CUSTOMER SERVICE: (604) 253 4588

Treen Safety Respiratory Awareness Month (October)

By treenadmin, 10/19/2017 - 14:39

October is Respiratory Awareness Month; this month’s focus is to share information on respiratory hazards and to build awareness on preventative measures to limit occupational exposure to toxic air. The global threat of air pollution and presence of hazardous materials in the workplace can lead to serious respiratory issues, disease, and even cancers. Amongst the most at risk are individuals in mining, fabrication, and construction industries. Hence, it is important that workers are aware of the harmful contaminants in their work environment to ensure they receive adequate training and safety equipment to perform their duties. This blog highlights the common airborne contaminants along with tips for selecting the correct training course, respirators, and protective clothing.

What Should You Be Aware Of?

Materials technology, specifically manufacturing and construction applications, has come an extremely long way since the late 1900s. However, there are still some processes or products that contain carcinogenic additives and loose safety monitoring policies. This directly impacts air quality and puts employees at risk for developing occupational lung diseases and cancers. Although exposure to harmful airborne contaminants varies based on specific career and the duration of contact, there are a number of pollutants that are common to multiple industries and applications.

Crystalline Silica- Silica is one of the most widespread minerals on earth. It’s most commonly found in quartz, which in turn is used in products like concrete, brick, ceramic tiles, and many other stone products. Quartz becomes crystalline and airborne when exposed to high heat or intense pressure like abrasive stripping, cutting, or crushing. Once inhaled, the microscopic particles make their way deep into your lungs which, in turn, causes scar tissue development and nodule growth around the invasive material. For more information please read Crystalline Silica: Respiration and Health Risks.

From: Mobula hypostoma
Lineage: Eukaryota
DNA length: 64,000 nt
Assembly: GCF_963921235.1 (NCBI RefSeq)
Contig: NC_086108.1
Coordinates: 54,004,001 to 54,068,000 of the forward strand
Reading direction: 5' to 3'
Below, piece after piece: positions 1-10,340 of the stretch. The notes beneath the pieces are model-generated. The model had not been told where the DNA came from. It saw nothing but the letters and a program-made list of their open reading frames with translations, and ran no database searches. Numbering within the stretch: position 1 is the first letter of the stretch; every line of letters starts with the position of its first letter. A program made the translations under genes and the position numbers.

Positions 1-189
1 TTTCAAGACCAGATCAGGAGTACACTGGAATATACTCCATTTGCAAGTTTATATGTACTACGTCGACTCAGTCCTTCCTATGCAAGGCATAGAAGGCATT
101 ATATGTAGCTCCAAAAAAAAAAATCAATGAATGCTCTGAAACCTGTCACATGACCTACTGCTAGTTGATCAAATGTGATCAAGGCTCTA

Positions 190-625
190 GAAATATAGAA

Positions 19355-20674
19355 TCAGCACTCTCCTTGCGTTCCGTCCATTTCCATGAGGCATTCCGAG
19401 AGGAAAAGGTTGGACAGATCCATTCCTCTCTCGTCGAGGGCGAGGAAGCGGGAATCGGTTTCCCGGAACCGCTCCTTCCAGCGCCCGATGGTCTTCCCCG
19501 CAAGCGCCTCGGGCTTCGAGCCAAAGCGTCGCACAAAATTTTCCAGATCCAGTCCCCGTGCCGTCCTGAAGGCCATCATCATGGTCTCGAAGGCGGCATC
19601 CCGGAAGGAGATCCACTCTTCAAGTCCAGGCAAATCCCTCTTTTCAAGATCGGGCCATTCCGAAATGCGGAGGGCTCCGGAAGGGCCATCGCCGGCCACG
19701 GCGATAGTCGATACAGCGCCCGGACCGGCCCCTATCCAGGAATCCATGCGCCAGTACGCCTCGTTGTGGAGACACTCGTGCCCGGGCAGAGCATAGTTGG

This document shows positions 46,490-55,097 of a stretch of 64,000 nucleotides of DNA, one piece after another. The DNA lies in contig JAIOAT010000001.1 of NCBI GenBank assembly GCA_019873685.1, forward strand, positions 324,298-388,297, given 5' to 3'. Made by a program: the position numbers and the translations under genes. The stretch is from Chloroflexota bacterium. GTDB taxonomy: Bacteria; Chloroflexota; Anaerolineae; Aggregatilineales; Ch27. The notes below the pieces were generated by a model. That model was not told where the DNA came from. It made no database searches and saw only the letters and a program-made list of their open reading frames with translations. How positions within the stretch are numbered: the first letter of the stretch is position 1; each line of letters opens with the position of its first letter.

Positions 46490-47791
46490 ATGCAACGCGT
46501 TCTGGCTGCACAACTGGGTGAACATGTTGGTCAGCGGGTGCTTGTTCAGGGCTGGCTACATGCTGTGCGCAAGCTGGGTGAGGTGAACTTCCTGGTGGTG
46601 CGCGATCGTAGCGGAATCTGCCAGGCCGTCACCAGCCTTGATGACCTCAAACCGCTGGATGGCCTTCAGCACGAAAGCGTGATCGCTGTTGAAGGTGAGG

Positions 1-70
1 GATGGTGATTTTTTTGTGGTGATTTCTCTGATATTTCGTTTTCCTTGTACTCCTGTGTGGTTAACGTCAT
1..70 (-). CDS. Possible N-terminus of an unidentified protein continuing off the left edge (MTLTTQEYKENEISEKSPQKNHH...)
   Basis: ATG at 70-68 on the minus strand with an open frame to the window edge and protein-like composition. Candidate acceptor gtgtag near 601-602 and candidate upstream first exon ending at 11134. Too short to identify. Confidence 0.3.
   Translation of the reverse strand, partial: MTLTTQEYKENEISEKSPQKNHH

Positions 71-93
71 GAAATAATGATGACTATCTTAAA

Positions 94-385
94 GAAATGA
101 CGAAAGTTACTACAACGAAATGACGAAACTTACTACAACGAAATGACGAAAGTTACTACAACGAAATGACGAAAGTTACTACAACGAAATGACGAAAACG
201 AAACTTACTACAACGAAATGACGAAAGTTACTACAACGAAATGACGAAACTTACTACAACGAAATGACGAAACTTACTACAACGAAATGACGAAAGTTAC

Welding and Metal Fumes- The primary airborne contaminate in arc welding is welding fume. Welding fume is a complex mixture of very small particles of metal oxides. The specific contaminate production depends on the composition of the welding electrode, base metal, surface coatings and the type of shielding gas or flux. Manufacturing and fabrication of metal products releases welding fumes. Welding fumes that are high in concentration can cause dizziness, loss of consciousness, or even death and frequent exposure to low concentration welding fumes can cause the development of occupational asthma or COPD.

Asbestos- The crystalline structure of asbestos is nearly identical to that of silica, and therefore is extremely hazardous if it becomes airborne and is accidentally inhaled.  Most commonly, asbestos was used as a heat resistant additive in automotive, construction, and manufacturing applications through the early 1990s, and could still be contaminating old buildings. The removal of asbestos is extremely dangerous unless performed by a trained and properly equipped asbestos abatement professional. The reason asbestos is so hazardous is because the friable fibers can get trapped inside the body and attach to the lungs, and can spread to the abdominal lining or heart. Although the risk of asbestos exposure and its resulting disease, mesothelioma, has been known for nearly 3 decades, late stage diagnosis is still extremely common. To learn more about life expectancy and survival rates click here, and see why prevention is key to avoiding such a serious illness.

Protect Yourself With The Right Equipment

Treen Safety is committed to workplace safety and helping workers to mitigate risk on the job. We have a comprehensive and adaptable training program, we can cater to small or large groups on or off site. Our Respiratory Training and Fit Testing program is specifically designed for workers and supervisors who want to become respirator fit testers. The training program includes the following topics:

●        What is a respirator

●        Types of respiratory hazards

●        How to select the right respirator

●        Checking the seal on a respirator

●        How to perform a fit test

●        How to care for and maintain respirators

Additionally, Treen Safety provides a wide selection of respirators; to view the variety of products please refer to the Treen Safety Respiratory Catalog.   

It’s easy to ensure a safe workplace; it starts with being aware of the work surroundings, immediately addressing potential hazards, and maintaining a mutual trust with co-workers. It is important for employers to implement and monitor robust safety policies and procedures and encourage continuous learning about respiratory hazard prevention and awareness. Similarly, it is important for employees to follow these safety policies, and procedures to keep themselves and their co-workers safe.